Wednesday 20 January 2021 / 10:30 PM Anneliese Dodds

Labour calls on Chancellor to stop pitting the economy against public health as “false choice” leaves UK with the worst of both worlds

In a speech to the London School of Economics and Political Science today (Thursday 21 January), Labour’s Shadow Chancellor Anneliese Dodds will criticise her opposite number Rishi Sunak for pitting public health against the economy and calling the Covid-19 crisis “wrong time and again.”

She will argue that Sunak and the Conservative Government have set up a “false choice” between health and the economy that has left the UK with the worst of both worlds: the worst recession of any major economy and the worst Covid-19 death toll in Europe.

Citing the Chancellor’s attempts to block public health measures and roll economic support back in the face of scientific advice, she will argue that this stop-start approach since last summer has done “untold harm” to jobs and businesses and damaged public confidence in the economy.

She will also take aim at the failure across Government to put in place a clear framework for economic support and to establish an effective Test, Trace and Isolate system to manage social distancing in a way that protects both the economy and public health over the long term.

Calling for an urgent change of mind-set in the Treasury, Dodds argues urgent action is needed to secure our economy, protect our NHS and rebuild our country. Her demands include:

  • Economic support that goes hand in hand with health restrictions.
    To manage social distancing in a way that protects the NHS and secures our economy.
  • Better communication of the Test and Trace Support Payment.
    To drive up self-isolation rates and save our economy the costs of infection spreading when people don’t self-isolate by ensuring everyone who qualifies knows they can receive the payment.
  • Action to ensure local authorities can properly support the Test and Trace Support Payment.
    To end the postcode lottery that has led to radically different approaches have been taken across the country with a single, clear set of guidelines and predictable funding for the discretionary payment for local authorities.

On the “false choice” between health and the economy, Dodds will say:

“At the heart of the Conservative government’s mishandling of this crisis over the last ten months has been an insistence that you can treat the health of a nation and its economy as distinct entities, to be traded off against one another. You either ‘choose health,’ and lock down the economy completely in a bid to prevent the virus from spreading. Or you ‘choose jobs,’ easing restrictions as rapidly as you are able to get people back to work. This narrative is not only untrue; it is self-defeating.”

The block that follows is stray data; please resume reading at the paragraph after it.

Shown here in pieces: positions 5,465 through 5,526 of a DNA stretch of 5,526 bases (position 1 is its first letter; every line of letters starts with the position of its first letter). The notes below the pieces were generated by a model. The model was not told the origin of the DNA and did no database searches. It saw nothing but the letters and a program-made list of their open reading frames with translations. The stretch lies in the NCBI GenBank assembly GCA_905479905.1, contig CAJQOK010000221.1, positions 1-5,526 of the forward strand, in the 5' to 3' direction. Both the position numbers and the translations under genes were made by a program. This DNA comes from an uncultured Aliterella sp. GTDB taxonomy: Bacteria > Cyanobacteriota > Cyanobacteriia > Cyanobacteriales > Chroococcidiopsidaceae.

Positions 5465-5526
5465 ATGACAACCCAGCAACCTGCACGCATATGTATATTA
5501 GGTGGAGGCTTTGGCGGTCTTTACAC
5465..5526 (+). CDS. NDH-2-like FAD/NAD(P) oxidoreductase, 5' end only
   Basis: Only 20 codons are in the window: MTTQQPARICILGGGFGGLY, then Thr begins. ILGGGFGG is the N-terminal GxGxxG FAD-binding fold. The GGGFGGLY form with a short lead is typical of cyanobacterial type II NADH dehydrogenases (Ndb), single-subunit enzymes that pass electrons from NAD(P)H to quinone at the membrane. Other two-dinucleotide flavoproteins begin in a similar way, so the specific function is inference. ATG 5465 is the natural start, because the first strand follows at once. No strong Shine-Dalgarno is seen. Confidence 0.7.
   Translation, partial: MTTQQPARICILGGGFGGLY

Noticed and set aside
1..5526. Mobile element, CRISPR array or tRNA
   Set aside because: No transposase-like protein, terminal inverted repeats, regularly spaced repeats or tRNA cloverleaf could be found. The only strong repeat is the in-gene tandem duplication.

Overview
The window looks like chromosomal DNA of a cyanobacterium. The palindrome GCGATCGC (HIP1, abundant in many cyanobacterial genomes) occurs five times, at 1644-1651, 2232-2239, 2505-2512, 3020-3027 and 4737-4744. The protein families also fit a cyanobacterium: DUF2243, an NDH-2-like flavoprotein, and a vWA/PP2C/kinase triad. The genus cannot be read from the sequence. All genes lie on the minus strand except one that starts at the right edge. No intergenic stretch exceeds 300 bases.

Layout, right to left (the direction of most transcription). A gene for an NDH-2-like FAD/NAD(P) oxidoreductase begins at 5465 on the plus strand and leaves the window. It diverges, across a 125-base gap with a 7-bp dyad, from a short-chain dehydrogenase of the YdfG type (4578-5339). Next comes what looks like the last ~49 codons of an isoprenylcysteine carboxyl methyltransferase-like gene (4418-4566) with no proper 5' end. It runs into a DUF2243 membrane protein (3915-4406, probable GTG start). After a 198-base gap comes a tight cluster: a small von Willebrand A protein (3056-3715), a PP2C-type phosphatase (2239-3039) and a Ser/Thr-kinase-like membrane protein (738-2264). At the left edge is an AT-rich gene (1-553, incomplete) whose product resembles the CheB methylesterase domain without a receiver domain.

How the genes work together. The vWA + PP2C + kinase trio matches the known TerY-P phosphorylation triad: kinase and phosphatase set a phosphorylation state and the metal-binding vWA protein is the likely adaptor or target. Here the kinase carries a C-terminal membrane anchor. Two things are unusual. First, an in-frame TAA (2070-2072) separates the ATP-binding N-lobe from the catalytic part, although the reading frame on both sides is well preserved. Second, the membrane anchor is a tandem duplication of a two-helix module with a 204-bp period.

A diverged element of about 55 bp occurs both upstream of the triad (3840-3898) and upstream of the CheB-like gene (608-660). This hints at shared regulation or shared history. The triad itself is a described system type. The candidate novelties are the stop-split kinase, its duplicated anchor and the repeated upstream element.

On the Chancellor’s mistakes, she will say:

“The Chancellor has called this crisis wrong time and again. From a succession of winter economic plans that had to be continually revised because each iteration sought to give the bare minimum in economic support and then was overtaken by events; to disappearing altogether over Christmas only to return earlier this month with almost nothing new to say and precious little clarity for businesses as to what they can expect in the months to come. Much of this seems to stem from a belief that the economy is only well-served by a total lifting of restrictions and a removal of all economic support as soon as possible. But with the virus sadly still with us and continuing to impact on demand, he needs to think again.”

On the need for managed social distancing, Dodds is expected to say:

“There has to be another way. And this is to accept that, while it has obviously been hugely disruptive, managed social distancing has unfortunately been necessary. It has reduced the transmission of the virus and kept it under control – preventing the NHS from being overwhelmed – and avoided the stop-start nature of repeated lockdowns that causes so much economic harm.”

“Managed social distancing requires government intervention to work: a set of rules for everyone to observe, and economic support for affected businesses and workers while those rules are in place. The same is true of self-isolation: people need clarity over when and how to self-isolate, and they must be enabled to do so without falling into debt.”